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Federal Exchange to Handle States with Most Uninsured, Data Shows

By John Reichard, CQ HealthBeat Editor

February 28, 2013 -- At a time when federal officials are struggling to find the money to implement the health care law, it's clear from new data that it will be up to them to run the new exchange marketplaces in the states with the most uninsured Americans.

New data from Enroll America, established to boost coverage levels under the health law, show that 13 states account for two-thirds of the uninsured population. And an analysis of that data reveals that 9 of those 13 states will rely on the federally facilitated exchange to direct the uninsured to the appropriate coverage, offer them a menu of plans, determine their eligibility for subsidies, and handle enrollment, which is scheduled to begin on Oct. 1.

Of the 13 states, only California and New York are fully committed enough to carrying out the health care law (PL 111-148, PL 111-152) by setting up their own exchanges. Of the remaining 11, two—Michigan and Illinois—say they'll partner with the federal government on a marketplace. The remaining nine will rely on the federal government. They are: Virginia, Arizona, New Jersey, Pennsylvania, Ohio, North Carolina, Georgia, Florida, and Texas.

The Centers for Medicare and Medicaid Services has never revealed its budget for setting up the federally facilitated exchange. That has led to skepticism on the part of some analysts that CMS has the resources to mount much more than a bare-bones effort. But Gary Cohen, the director of the Center for Consumer Information and Insurance Oversight, recently assured Senate Finance Committee Chairman Max Baucus, D-Mont., that the implementation effort is on track.

Earlier this week, however, the White House Office of Management and Budget requested a $949 million increase in the CMS administrative budget, an indication it may be seriously underfunded. It did so in a list of fiscal 2013 spending changes it wants Congress to make in the next stopgap spending bill to keep the federal government going after the current measure expires at the end of March.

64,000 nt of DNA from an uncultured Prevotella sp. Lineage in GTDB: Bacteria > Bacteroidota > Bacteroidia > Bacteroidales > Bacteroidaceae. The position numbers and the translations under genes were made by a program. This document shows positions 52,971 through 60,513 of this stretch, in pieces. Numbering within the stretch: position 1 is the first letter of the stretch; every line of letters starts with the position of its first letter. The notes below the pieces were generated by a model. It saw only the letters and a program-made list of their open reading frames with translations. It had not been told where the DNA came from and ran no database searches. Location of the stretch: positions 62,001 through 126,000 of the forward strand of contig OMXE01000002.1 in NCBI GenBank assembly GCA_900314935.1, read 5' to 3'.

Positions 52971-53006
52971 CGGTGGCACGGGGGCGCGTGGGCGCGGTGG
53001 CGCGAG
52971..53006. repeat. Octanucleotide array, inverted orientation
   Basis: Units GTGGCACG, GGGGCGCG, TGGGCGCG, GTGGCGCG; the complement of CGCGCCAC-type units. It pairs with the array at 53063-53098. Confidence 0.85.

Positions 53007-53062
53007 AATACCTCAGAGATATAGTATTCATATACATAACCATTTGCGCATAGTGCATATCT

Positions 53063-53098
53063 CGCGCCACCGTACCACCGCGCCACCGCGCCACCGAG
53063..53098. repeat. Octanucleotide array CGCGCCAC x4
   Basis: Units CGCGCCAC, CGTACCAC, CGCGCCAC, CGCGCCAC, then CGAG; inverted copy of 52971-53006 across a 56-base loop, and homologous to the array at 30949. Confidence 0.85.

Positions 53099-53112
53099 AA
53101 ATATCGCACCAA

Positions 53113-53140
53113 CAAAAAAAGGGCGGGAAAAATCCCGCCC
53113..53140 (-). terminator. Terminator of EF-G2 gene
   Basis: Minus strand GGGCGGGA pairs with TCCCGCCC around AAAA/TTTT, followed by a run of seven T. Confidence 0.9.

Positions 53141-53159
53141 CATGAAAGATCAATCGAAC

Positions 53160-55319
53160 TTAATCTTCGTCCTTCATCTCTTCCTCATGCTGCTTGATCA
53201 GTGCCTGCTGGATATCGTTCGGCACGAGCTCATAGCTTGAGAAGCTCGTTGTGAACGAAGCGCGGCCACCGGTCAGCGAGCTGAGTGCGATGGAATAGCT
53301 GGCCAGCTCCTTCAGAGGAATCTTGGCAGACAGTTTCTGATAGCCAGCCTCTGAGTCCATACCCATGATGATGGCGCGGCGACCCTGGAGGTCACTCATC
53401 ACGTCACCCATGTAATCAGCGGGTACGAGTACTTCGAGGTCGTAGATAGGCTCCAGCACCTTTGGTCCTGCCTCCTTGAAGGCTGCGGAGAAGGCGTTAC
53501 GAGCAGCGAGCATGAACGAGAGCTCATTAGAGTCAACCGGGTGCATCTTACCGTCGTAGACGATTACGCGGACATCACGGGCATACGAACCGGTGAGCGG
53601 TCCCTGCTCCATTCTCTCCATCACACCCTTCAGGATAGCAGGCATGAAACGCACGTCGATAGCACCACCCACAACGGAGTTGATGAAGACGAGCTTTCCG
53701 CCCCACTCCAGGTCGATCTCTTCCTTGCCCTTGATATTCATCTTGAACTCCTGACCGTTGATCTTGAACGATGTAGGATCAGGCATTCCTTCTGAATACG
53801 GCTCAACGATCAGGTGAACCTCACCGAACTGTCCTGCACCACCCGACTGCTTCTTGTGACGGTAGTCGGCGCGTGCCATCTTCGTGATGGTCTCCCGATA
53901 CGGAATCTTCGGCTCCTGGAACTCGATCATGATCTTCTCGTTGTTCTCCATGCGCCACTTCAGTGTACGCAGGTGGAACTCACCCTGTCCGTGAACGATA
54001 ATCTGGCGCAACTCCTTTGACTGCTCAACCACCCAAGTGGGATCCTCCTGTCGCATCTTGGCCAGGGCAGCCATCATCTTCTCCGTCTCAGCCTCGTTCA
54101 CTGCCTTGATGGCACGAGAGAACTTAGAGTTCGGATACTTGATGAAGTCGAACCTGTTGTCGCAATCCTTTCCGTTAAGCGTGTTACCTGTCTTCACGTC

Under current law, the CMS administrative budget is in line for a sharp decrease during the rest of fiscal 2013, not the increase the agency wants. The CMS is supposed to cut the equivalent of 5 percent of its budget for the entire fiscal year, but because it must do so over 7 months not 12, the cut is around 9 percent. The reduction is part of the automatic spending cuts under the sequester provision of the budget control law (PL 112-25).

Medicaid expansion and the uninsured

The Enroll America data also show that five of the 13 states with the most uninsured residents do not plan to expand their Medicaid programs as of Jan. 1. They are Georgia, North Carolina, Virginia, Pennsylvania, and Texas.

Of that group, Virginia has signaled the possibility it will expand in mid-2014 but that's far from certain. The eight of the 13 whose governors are moving to expand Medicaid are: California, New Mexico, Florida, New Jersey, New York, Michigan, Illinois, and Arizona.

Ten million of the uninsured live in the top ten metro areas. Of these, seven are in states—and the District of Columbia—that are working to expand Medicaid. Three are not. The seven are: Los Angeles, with 2.8 million uninsured; New York City, 1.97 million; Chicago, 1.05 million; Riverside, Calif.,721,000; Miami, 632,000; Phoenix, 565,000; and Washington, D.C., 542,000. The three not in an expansion state: Dallas-Fort Worth, 1.12 million; Houston, 1.12 million; and Atlanta, 861,000.

Some states moving toward expansion may not actually do so. For example, Florida's governor Rick Scott favors expansion but the legislature may block him. And some states are still wrestling with whether to expand, even as the governors have spoken out against expansion. Pennsylvania and Indiana fall into that category.

The federal exchange will have some heavy lifting to do in many of the metro areas with the most uninsured. For example, it will have to serve five of the top ten with the most uninsured: Dallas-Fort Worth, Houston, Atlanta, Miami, and Phoenix. Enroll America data also show that 21 million of the uninsured live in the top 50 metro areas. Of these 50, 30 will be served by the federal exchange.

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